a fluid infusion device including:
a housing including a drive system;
a fluid reservoir removably received within the housing of the fluid infusion device, the fluid reservoir including:
a barrel having a proximal end and a distal end, with the distal end and at least a portion of the proximal end removably received within the housing of the fluid infusion device, the distal end circumferentially open to receive a portion of the drive system therethrough and including at least one inward projection;
a stopper received in the barrel and movable within the barrel by the drive system from the distal end to the proximal end to dispense a fluid from a passageway of the barrel, and the at least one inward projection retains the stopper within the barrel; and
a mounting projection coupled to the proximal end of the barrel and defining an internal bore and a second passageway, the mounting projection including a mounting projection housing received in the internal bore and defining a third passageway and a fourth passageway, the third passageway in fluid communication with the fourth passageway and the fourth passageway in fluid communication with the passageway of the barrel, the mounting projection housing having a tab,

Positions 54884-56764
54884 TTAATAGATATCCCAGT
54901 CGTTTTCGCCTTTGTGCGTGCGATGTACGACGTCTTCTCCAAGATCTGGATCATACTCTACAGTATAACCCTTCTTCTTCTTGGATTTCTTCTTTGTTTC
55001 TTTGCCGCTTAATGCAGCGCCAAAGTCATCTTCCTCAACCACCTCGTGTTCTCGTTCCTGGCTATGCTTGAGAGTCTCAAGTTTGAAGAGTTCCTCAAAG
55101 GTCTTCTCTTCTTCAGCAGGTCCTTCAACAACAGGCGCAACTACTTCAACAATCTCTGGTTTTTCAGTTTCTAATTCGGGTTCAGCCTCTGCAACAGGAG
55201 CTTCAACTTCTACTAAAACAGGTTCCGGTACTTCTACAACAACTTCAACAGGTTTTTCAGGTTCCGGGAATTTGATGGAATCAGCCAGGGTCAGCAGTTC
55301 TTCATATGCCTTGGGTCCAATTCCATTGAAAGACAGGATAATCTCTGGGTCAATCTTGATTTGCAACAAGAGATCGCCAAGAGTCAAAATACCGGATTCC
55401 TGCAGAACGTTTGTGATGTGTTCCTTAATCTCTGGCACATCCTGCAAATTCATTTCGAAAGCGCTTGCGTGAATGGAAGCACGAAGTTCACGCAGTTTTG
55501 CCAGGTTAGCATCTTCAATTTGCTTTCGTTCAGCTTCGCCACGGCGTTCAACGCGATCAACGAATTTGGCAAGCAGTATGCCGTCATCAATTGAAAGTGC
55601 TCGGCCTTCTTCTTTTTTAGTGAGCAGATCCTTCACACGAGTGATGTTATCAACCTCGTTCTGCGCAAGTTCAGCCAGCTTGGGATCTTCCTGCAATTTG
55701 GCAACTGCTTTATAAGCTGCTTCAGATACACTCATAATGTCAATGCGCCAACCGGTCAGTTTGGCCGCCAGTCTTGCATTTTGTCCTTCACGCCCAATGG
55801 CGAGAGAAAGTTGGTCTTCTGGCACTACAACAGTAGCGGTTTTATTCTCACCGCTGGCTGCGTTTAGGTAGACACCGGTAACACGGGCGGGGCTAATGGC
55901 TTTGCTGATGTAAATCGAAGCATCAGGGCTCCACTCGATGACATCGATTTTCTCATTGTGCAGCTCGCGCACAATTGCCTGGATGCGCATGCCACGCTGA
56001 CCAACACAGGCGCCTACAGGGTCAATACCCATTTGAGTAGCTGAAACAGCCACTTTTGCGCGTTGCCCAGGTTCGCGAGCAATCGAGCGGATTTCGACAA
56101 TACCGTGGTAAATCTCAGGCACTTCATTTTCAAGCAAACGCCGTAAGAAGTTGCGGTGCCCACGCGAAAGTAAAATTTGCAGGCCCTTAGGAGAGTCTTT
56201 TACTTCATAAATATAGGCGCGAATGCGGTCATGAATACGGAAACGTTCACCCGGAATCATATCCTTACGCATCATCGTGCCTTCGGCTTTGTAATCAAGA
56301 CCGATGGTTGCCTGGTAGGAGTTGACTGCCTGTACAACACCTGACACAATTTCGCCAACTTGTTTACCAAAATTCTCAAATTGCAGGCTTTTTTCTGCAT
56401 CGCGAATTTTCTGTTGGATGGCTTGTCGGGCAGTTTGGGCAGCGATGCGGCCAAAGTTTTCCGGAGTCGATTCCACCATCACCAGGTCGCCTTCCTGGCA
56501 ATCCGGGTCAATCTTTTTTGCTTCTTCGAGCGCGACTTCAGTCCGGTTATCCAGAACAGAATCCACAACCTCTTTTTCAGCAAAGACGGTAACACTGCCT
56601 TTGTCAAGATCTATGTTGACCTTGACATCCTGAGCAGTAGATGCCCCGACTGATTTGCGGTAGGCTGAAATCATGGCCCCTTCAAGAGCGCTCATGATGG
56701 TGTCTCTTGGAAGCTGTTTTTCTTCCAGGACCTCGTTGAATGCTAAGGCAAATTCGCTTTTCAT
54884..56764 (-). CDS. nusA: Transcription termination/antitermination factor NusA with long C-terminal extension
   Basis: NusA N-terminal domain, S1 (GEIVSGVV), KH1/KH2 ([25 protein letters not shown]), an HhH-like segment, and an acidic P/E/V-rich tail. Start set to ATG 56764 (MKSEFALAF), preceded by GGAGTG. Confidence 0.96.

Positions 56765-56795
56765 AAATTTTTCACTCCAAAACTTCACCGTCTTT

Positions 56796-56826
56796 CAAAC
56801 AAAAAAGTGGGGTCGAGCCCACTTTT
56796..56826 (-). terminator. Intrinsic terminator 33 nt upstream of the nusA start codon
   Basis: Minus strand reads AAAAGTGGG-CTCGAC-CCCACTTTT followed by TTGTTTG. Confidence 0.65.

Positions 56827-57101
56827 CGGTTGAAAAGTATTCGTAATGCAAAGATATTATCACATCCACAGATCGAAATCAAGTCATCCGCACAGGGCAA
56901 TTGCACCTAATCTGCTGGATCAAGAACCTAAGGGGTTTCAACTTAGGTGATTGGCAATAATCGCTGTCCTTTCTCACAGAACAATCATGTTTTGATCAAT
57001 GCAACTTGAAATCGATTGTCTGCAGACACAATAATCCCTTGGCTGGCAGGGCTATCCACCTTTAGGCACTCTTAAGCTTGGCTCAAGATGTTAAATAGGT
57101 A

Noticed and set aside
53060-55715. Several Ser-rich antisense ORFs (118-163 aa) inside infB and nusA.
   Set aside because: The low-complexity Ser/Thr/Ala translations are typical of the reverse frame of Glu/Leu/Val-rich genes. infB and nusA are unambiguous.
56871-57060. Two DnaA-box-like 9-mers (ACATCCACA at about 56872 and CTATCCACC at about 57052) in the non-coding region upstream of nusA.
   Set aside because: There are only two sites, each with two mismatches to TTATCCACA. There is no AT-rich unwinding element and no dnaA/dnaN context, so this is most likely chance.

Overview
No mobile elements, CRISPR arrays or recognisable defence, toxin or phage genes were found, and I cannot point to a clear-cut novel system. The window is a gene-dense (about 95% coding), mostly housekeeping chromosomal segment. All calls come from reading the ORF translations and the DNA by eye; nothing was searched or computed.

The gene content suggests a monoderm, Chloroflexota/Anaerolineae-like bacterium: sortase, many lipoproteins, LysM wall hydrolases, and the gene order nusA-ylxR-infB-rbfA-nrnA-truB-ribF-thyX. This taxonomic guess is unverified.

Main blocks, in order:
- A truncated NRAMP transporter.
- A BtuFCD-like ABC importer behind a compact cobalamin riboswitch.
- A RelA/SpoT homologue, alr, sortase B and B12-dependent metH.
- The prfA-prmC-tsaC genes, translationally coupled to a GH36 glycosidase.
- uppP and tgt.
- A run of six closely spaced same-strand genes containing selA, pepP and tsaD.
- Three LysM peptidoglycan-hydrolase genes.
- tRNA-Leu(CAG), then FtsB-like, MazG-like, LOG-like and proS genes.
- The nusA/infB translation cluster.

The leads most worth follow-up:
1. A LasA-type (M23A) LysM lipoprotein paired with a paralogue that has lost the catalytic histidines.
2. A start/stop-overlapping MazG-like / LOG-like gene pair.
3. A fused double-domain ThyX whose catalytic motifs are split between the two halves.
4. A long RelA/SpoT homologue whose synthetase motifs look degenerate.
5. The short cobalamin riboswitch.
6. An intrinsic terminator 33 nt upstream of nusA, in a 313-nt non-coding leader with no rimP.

wherein the mounting projection housing is movable within the internal bore between a first, closed position in which the second passageway is obstructed, and a second, open position in which the second passageway and third passageway are coaxially aligned to allow fluid to exit the barrel; and
a set connector having a body that defines a first passage and includes a tab engagement feature on an inner periphery of the set connector, the tab engagement feature defines an aperture that receives at least a portion of the tab such that the tab moves with the body of the set connector, the set connector coupleable to the fluid reservoir such that a movement of the set connector relative to the fluid reservoir moves the mounting projection housing to fluidly couple the first passage to the second passageway of the mounting projection to provide a fluid flow path from the fluid reservoir.
14. The fluid infusion system of claim 13, further comprising at least one engagement feature defined along a portion of a perimeter of the barrel near the proximal end that removably couples the fluid reservoir to the fluid infusion device.
15. The fluid infusion system of claim 14, wherein the at least one engagement feature is one or more threads defined along the portion of the perimeter of the barrel.